How to ask for help from people you don’t know

Asking for help is a skill. Some are very skillful at it and some are pretty poor. From having observed skillful people, I’ve seen it come down to one operating principle at each stage.

Before: Thoughtful – This is demonstrated by asking for the right thing the right way. Asking for the right thing requires you to have knowledge of how this person can help you without it being too much of a burden to them. This often requires a degree of homework – for example, most famous venture capitalists have blogs where they explain what they look for and how they normally operate. All of these offer clues on what to ask. Asking the right way just means acknowledging that they probably get many such requests, being concise and asking nicely.

During: Authentic – It sucks to be in conversation with someone and feel like they’re putting on an insincere show. As people become more senior, this happens a lot and it is fairly easy to detect. Be yourself. This will mean accepting that there is a good (>50%) chance that you might not “click” with the person you’re speaking to. This can be hard to accept if there are high stakes around what you are asking for. But, it is the only way to do it right.

After: Follow up – If ever there was a sign of character, it would be how the person follows up, if at all. This means sending a genuine thank you (it is amazing how so many thank you’s can feel cursory) after your conversation. And, most importantly, it also means staying in touch with updates if they’ve made a connection. For example, if they helped you get a job interview, it means staying in touch with them and sharing quick updates through the process.

Most people remember to be thoughtful when asking. A much smaller subset remember to be authentic. And, very very few remember to follow up. In my opinion, that is one of the reasons psychologists who study influence recommend that you ask people you want to connect with for help or advice. One part of the rationale is that we flatter people when we ask for help from them. But, the other part is that, the way you ask for help speaks volumes about your character.

Good character indicates high personal net worth. And, the size of your network is directly proportional to your net worth.

asking, help, connecting, relationshipsSource

Picking people

Every human being we closely associate with is a result of a conscious or sub conscious choice we’ve made. We pick friends, life partners, colleagues, and managers. We control the picking process more in some cases than others. In cases where we didn’t directly pick a person we interact with, it was likely a result of association. If our friends are accomplished athletes, it is very likely they brought in a new athlete into the circle.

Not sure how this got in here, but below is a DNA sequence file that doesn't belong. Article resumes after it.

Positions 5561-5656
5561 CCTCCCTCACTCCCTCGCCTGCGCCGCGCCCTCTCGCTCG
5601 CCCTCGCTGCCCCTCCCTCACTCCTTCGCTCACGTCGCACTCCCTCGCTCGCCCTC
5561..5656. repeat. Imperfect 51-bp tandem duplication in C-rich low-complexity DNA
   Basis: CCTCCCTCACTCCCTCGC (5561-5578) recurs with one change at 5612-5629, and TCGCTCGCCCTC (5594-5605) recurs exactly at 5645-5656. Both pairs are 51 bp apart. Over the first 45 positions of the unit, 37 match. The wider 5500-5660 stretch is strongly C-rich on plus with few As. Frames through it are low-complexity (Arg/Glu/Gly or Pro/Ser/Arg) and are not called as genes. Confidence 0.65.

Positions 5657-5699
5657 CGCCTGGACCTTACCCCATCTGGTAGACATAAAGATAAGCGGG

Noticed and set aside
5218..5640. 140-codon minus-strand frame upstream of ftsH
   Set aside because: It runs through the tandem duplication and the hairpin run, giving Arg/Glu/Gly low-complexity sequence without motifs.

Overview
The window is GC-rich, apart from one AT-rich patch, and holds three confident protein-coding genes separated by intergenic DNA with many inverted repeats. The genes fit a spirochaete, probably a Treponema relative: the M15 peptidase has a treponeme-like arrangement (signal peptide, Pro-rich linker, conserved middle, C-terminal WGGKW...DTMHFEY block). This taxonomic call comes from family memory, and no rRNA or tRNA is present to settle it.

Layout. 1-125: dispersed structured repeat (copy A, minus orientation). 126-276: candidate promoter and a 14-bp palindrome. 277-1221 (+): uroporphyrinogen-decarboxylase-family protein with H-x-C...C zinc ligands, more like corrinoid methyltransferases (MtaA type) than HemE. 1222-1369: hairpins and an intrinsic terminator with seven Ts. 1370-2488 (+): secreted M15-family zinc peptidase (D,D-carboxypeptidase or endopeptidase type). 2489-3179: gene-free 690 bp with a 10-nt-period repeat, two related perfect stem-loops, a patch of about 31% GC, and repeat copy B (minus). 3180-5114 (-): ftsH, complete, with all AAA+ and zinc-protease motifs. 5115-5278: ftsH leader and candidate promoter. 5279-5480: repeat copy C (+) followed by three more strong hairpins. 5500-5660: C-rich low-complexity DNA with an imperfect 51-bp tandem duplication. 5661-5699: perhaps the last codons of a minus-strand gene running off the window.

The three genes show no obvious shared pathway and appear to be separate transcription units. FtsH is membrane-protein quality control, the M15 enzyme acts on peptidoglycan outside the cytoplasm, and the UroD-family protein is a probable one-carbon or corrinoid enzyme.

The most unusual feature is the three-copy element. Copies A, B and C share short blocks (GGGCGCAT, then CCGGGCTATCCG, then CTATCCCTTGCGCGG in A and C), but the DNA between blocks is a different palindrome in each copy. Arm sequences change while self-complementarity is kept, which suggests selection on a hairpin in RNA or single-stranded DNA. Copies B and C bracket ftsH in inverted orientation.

In the final analysis, the depth of our relationships will likely determine our happiness. And, what’s more, our intelligence, fitness, maturity and wisdom will likely be the average of the people we associate with the most.

Life, as a result, is an exercise in picking people.

So, as we reflect this holiday season, let’s examine all the relationships we’ve picked in our life. Let’s be open to letting go of relationships that aren’t working as well as they used to (I’ve learnt that is more because of “bad fit” rather than because of “bad people”). These relationships are a great opportunity to fine tune our picking process.

And, after we do that, let’s make sure we take a minute or two to give thanks (or, perhaps, write a quick note?) for those relationships that make us happier, wiser and better. Those don’t come by often. And, for every one of those, congratulations to you on picking well.

picking people,, pick, relationships


A friend passed away yesterday. I didn’t know him anywhere as well as I wish I had but I did know he was an incredibly nice person. The little bit of overlap we had was actually thanks to this blog. We met a few months back because he stopped me and spoke of a recent post. We had a few other chance meetings but nothing substantial. I knew him well enough to wish him a happy birthday a few weeks back. He responded with a note that said – “When I grow up, I want to be like the editor of ALearningaDay.” I laughed.

I think we might have passed each other a couple of times after that and I remember thinking I should sit down with him for a conversation sometime. That didn’t quite happen..

I looked back at that note from him yesterday.

I’ve learnt that there are broadly 3 kinds of reactions after we hear of an untimely loss that happens in close proximity. When you take away those who don’t know the person at all, you are left with those who were close and those who were acquaintances. When you are really close, the loss leaves an indelible mark on your life forever. Things are never the same again. If you’ve got a strong culture within the family, there is a chance you might experience normalcy. But, given we spend most of our lives running away from the idea, most near and dear ones find it incredibly hard. And, when you know of the person as an acquaintance (me in this case), it serves as a strong reminder that we’re not here forever.